Probably the most valuable piece of networking advice I ever gotten was from Patrick.  On the first day of class he stood up at the front of the class and asked us how many people we knew.  Think about it for a second.  How many people do you know?  How many people have you met in your life? 

Then he said the one sentence that I live by when I go to a networking event.

“I know that you know a lot of people but I know a lot of people that you don’t know.” 

When I go to a networking event representing Anything on a Clock, I am not there to sell to the people that are at the event clocks.  I am there to meet people and see who in my network could possibly benefit from the product or service the person that I am talking to is promoting.

Now I would like to challenge you.  Take one online connection that you have and take it offline.  Go have a coffee with someone that you met through social media and see how you could do business together. 

Week 18 – Doug Anderson

Doug Anderson and his Family at Fenway Park in Boston

I met Doug Anderson of DA Top Talent about 4 years ago at a networking workshop.  My company, Anything on a Clock donated a custom clock as a door prize and he won it.  That was definitely a win – win situation.  He was able to preserve a special moment in time on a clock and I gained a fantastic mentor and a friend for life.

Who is Doug Anderson

“What made you into the man you are today?” I asked him.  “About 50 excruciating years of experience” Doug  joked.  “I think part of it was an upbringing that got me familiar with the 50’s and 60’s as a child, and then try to bring that Andy Griffith, Leave it to Beaver style to small business owners in the next century.”

Doug’s father was in the foreign service.  Doug was born in Edmonton Alberta.  When he was just 6 months old his father was posted to San Paulo Brazil.  “My first language was actually Portuguese.  My upbringing was mostly from outside Canada.  That also added to my perspective of being a person of the world, rather than just a Canadian.”   Doug spent many years in the USA.  He also lived in Australia for 7 years, 3 years in Manila and 4 years in Brazil.  “It gave me the chance to see a lot of the world and it’s given me a healthy perspective of how lucky we are to live in Vancouver.

Tell me a bit about DA Top Talent

“I started DA Top Talent 11 years ago to help people in career transition.  After 2 years of working part time, I started working full time at it.” Doug explained.  That focus soon shifted from executives looking for a career change into small business advice.  Doug helps small businesses focus on the principles of their businesses.  He coaches them on their leadership, management, finance, marketing and sales.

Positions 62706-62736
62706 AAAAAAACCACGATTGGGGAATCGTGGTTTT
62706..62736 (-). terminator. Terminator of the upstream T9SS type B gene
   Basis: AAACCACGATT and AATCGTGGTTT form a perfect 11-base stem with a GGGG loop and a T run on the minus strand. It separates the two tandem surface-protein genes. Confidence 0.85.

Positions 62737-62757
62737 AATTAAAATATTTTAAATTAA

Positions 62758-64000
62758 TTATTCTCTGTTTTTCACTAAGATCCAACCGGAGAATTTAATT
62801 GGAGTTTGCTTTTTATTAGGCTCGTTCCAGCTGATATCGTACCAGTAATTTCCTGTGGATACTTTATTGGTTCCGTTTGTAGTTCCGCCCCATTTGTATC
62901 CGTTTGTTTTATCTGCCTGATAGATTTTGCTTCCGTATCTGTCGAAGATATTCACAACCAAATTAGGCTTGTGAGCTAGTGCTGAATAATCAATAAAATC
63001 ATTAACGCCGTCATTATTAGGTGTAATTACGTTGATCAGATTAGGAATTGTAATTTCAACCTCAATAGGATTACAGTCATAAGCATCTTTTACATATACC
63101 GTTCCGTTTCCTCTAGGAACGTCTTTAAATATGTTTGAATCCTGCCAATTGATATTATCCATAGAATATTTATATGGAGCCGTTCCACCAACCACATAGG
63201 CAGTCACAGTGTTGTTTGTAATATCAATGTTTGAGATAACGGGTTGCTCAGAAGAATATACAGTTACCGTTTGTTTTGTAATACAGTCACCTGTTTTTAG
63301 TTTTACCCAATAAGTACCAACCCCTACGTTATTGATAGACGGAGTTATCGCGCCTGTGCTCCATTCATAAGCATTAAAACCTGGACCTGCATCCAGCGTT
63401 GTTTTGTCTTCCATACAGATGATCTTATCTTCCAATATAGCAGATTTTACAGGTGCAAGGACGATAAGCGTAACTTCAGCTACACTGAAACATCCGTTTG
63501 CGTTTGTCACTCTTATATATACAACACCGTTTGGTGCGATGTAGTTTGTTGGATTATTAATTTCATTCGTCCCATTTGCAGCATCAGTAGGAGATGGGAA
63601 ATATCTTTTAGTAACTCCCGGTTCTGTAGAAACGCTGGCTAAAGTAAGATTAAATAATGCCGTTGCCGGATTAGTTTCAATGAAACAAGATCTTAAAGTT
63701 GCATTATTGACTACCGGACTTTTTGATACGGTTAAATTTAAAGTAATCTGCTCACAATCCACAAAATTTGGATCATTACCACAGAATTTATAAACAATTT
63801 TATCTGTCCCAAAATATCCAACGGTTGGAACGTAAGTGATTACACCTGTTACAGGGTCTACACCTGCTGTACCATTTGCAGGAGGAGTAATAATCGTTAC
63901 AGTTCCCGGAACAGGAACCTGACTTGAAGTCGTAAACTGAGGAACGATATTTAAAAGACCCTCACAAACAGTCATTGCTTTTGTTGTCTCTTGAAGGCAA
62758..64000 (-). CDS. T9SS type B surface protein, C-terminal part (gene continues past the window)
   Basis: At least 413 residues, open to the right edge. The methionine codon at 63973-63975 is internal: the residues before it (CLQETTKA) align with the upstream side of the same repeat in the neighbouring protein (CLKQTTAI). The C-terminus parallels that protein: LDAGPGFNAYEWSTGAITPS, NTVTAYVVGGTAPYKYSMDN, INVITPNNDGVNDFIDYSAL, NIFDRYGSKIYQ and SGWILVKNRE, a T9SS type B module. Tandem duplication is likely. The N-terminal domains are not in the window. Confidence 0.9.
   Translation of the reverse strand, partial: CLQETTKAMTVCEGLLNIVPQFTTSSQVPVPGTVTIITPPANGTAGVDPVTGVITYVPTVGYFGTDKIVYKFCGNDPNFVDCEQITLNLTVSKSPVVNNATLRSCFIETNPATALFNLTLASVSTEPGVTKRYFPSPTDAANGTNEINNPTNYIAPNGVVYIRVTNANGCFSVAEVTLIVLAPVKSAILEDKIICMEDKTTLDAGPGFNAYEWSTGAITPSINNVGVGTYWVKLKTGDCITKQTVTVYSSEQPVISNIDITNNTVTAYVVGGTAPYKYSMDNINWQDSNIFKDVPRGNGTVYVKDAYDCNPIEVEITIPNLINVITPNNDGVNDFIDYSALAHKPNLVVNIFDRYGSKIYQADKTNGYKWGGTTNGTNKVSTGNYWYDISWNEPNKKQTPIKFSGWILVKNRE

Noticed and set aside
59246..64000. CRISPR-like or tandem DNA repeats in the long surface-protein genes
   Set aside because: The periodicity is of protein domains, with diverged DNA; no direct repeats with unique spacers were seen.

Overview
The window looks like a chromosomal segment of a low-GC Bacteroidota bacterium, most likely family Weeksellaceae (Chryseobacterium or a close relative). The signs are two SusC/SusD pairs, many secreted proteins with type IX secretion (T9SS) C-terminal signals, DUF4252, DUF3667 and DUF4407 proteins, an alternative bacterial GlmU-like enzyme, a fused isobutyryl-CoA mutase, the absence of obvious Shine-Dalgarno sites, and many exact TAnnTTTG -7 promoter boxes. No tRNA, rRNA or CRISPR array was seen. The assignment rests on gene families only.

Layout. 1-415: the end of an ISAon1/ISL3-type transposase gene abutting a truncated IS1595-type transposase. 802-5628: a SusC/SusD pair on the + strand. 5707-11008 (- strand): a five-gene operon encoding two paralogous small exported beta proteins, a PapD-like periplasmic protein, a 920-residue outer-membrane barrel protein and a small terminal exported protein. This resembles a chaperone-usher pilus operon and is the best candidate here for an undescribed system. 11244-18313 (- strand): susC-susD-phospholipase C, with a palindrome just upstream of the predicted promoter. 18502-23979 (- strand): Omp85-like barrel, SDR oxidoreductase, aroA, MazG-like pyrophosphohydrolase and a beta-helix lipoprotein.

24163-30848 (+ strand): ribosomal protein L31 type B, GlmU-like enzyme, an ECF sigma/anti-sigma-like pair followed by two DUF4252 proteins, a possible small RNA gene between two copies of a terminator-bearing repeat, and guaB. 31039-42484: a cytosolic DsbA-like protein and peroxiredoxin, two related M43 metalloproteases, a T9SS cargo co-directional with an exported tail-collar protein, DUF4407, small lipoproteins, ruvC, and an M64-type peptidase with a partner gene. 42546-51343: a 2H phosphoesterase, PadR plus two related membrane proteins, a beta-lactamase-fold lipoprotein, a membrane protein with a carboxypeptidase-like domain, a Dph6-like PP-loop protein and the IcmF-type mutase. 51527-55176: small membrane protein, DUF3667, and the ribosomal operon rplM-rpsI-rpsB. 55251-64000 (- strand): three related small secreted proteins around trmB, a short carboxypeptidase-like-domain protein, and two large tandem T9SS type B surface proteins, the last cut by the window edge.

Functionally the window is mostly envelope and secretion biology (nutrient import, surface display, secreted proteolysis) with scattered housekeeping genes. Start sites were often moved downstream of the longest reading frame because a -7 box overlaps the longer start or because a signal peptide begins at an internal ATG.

I am not one of his clients but I have had the opportunity to sit down with him on a number of occasions.  He is what he preaches.  He has an open door policy whereas he encourages those who work with him to call or shoot him an email whenever they need his advice.

But how do you measure success?

Heinz and Eric Hasselmann

Heinz and Eric Hasselmann of Century Pacific Foundry

During the first 5 months of my blog, I have talked with a lot of business owners.  Many of them are quite successful.  Some of them you will read about in this blog.  However, a lot of them are struggling and that is the reason that I am writing this blog…  To help inspire small business owners.

One of the recurring themes that I hear when talking to the struggling business owner is “the economy is killing me” or “the competition is too stiff” or…..  You get the drift.  There is always an excuse for not succeeding.

My first interview was with Heinz Hasselmann.  A German immigrant who started Century Pacific Foundry in 1968.  He had a bit of experience, very little money and didn’t speak very much English.

In the beginning…

In 1968, Century Pacific Foundry had just 10 employees.  The owner Heinz would do sales calls in the morning, and then work in the foundry, shovelling sand, or whatever he needed to do.

Jump forward to 1991, when his son Eric joined the company, they had 30 – 35 employees and on a good day they were producing less than 13 000 pounds of metal castings per day, and all by hand.

Now they are at 70 employees and are averaging 40 000 pounds of metal per day and can pour 56 different types of metal.

Through out this project, I will be interviewing successful owners of many companies.  But how do you measure success?  Heinz Hasselmann is an immigrant from Germany who came to Canada with almost nothing in 1952.  He struggled with the perception of being a German in Canada in 1952.  In a time where Canada wasn’t as culturally diverse as it is today.  And yes, he struggled financially at the beginning.  With the help of a few suppliers and having ideal customers at the beginning, Heinz was able to grow Century Pacific Foundry into one of the main foundries in North America.  Thanks to his stubborn German pride, Heinz Hasselmann is the definition of success.

What are your obstacles and how do you plan to eliminate them?